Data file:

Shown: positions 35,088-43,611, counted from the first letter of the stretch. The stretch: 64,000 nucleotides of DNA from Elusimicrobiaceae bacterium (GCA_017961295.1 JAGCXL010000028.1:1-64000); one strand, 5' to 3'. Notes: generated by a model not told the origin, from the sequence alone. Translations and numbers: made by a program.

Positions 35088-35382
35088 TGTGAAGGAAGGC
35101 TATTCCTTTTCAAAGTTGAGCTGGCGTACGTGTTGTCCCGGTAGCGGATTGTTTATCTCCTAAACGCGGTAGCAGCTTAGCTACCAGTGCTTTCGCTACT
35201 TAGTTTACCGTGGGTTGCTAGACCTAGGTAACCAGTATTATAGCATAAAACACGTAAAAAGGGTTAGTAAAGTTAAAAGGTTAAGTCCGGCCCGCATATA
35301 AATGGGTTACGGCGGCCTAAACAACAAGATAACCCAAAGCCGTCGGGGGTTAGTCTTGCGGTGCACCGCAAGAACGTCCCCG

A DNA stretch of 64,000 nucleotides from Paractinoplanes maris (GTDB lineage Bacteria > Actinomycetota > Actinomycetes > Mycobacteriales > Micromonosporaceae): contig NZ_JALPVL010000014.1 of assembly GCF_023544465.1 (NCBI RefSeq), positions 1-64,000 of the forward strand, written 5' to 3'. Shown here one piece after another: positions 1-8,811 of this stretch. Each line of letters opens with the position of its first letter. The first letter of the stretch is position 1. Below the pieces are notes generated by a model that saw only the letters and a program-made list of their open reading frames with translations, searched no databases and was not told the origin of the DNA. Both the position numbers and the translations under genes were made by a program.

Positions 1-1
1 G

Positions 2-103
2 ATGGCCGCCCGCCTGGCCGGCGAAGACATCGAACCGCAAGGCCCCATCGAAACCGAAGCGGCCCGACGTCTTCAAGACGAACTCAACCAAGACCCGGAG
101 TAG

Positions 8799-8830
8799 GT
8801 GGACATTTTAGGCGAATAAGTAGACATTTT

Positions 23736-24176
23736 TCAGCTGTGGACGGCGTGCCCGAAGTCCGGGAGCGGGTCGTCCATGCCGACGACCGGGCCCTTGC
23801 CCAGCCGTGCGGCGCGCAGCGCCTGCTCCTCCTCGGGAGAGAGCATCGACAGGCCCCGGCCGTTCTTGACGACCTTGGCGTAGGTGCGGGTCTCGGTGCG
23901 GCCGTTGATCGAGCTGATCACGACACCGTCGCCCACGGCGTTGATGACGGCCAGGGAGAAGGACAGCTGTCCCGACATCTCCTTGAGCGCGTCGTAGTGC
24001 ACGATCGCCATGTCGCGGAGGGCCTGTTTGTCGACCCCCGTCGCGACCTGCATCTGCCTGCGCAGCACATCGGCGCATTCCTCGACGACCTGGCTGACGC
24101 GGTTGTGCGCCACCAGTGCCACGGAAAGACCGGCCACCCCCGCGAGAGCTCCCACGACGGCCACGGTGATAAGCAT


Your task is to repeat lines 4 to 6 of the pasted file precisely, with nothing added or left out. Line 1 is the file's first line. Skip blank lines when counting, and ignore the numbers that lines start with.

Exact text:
35101 TATTCCTTTTCAAAGTTGAGCTGGCGTACGTGTTGTCCCGGTAGCGGATTGTTTATCTCCTAAACGCGGTAGCAGCTTAGCTACCAGTGCTTTCGCTACT
35201 TAGTTTACCGTGGGTTGCTAGACCTAGGTAACCAGTATTATAGCATAAAACACGTAAAAAGGGTTAGTAAAGTTAAAAGGTTAAGTCCGGCCCGCATATA
35301 AATGGGTTACGGCGGCCTAAACAACAAGATAACCCAAAGCCGTCGGGGGTTAGTCTTGCGGTGCACCGCAAGAACGTCCCCG